Friday, July 21, 2006

Scotiabank's Expansion Overseas

  
Financial Post, Duncan Mavin, 21 July 2006

Bank of Nova Scotia's international division has turned in stellar results of late, but the cost of integrating the bank's expansion overseas could hold back the performance of foreign units in the short-term, says Genuity Capital Markets analyst Mario Mendonca.

In May, Scotiabank's international operations reported earnings of $268-million in the second quarter of 2006, up a whopping 44% from $186-million a year earlier. Investors flocked to the bank's global strategy and Scotiabank's stock got a boost.

But if the cost of integrating and expanding foreign operations puts a dent in the results of the bank's international division in future quarters, short-term investors might not look so kindly on the bank's international division as they have in the past.

Already in 2006, Scotiabank has bought or agreed to buy banks in Peru, Costa Rica and the Dominican Republic. Meanwhile, Scotiabank Mexico has committed to growing market share from 6% to 10%, and on Wednesday, the head of strategy at Scotiabank Mexico was reported to have revealed plans to spend between US$150-million and US$200-million to open more than 300 new branches by the end of 2009.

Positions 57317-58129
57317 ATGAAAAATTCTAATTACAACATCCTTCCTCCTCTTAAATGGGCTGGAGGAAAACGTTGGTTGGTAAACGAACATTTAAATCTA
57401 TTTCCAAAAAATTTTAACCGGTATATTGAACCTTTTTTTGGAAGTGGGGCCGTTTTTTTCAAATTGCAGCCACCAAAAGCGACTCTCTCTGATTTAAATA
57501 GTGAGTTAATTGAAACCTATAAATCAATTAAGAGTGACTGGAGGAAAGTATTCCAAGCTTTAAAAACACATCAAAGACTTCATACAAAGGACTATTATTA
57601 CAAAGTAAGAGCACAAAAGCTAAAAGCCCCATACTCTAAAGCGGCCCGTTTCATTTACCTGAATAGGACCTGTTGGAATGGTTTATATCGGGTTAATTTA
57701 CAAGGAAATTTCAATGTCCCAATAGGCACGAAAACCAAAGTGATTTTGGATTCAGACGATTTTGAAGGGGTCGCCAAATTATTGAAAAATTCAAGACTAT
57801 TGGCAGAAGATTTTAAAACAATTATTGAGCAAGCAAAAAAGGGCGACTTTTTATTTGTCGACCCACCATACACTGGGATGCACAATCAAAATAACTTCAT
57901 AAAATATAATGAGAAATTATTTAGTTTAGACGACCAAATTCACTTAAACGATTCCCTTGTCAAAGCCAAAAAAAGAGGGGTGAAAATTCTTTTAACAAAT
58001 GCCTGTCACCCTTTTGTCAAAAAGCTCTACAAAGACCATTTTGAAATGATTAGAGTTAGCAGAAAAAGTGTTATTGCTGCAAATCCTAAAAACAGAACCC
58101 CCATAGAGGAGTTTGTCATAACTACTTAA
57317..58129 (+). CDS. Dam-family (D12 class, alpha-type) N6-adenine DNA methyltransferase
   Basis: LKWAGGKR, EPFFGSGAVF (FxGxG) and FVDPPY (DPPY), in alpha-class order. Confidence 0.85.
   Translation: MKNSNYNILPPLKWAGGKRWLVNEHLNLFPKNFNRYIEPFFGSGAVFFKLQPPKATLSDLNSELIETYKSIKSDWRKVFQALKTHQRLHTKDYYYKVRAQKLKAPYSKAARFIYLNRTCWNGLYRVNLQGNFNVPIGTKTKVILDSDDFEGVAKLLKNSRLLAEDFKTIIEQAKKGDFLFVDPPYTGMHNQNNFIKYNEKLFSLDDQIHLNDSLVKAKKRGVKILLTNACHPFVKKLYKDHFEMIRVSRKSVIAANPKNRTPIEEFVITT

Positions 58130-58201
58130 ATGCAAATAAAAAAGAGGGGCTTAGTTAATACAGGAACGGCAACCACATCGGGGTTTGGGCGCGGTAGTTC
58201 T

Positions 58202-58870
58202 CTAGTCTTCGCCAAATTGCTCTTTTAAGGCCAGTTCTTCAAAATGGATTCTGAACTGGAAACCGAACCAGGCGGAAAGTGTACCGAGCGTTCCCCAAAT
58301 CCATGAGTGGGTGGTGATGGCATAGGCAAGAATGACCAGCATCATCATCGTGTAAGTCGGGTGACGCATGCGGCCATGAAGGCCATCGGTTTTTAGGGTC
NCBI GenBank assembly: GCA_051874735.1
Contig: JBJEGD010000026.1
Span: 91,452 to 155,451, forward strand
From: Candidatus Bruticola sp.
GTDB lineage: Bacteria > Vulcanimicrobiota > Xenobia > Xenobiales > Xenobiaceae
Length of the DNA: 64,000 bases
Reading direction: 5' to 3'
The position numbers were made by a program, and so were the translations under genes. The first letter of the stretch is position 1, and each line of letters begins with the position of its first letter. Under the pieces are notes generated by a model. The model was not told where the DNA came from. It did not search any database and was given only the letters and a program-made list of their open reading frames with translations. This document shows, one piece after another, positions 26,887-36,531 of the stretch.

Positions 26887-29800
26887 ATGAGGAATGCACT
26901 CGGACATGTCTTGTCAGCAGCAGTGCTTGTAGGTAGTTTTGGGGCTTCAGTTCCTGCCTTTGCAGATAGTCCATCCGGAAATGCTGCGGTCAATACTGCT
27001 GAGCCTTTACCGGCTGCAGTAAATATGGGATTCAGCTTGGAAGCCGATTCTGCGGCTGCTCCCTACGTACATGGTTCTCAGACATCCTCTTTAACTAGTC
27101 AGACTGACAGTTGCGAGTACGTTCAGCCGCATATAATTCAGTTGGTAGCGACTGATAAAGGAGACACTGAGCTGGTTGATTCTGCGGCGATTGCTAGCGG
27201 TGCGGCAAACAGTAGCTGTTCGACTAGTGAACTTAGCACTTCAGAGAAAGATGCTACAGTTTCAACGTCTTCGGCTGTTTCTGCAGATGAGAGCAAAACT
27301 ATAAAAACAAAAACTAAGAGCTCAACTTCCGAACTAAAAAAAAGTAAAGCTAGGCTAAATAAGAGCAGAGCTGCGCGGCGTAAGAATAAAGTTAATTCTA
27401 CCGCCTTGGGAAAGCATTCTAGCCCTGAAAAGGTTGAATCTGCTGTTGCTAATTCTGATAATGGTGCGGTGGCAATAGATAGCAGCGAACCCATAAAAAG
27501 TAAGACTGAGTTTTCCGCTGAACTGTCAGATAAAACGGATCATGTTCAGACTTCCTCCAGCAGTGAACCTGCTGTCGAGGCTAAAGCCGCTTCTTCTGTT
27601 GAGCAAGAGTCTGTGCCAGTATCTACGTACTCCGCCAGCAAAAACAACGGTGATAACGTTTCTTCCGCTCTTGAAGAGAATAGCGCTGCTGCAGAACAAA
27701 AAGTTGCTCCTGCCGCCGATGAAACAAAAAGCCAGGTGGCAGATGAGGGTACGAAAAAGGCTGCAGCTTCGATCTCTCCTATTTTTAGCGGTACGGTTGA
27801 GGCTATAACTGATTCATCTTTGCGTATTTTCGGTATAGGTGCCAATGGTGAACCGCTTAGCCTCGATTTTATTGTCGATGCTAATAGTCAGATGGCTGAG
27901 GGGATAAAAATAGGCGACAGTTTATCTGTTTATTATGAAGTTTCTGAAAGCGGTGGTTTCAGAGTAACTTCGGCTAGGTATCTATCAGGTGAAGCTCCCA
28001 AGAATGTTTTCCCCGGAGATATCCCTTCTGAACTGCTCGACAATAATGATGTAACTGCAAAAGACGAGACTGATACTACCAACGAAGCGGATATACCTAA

"We believe the costs associated with growing [Scotiabank's] presence in Mexico (and in its international segment in general) will keep the growth rate of expenses at the top-end of the industry," said Mr. Mendonca.

In fact, said Mr. Mendonca, the strong performance of Scotiabank's competitors in Mexico -- such as Citigroup Inc.'s Banamex unit which reported 13% year-on-year revenue growth and 40% loan growth on Monday -- could put more pressure on the Canadian bank to keep pace and incur integration costs there sooner than planned.
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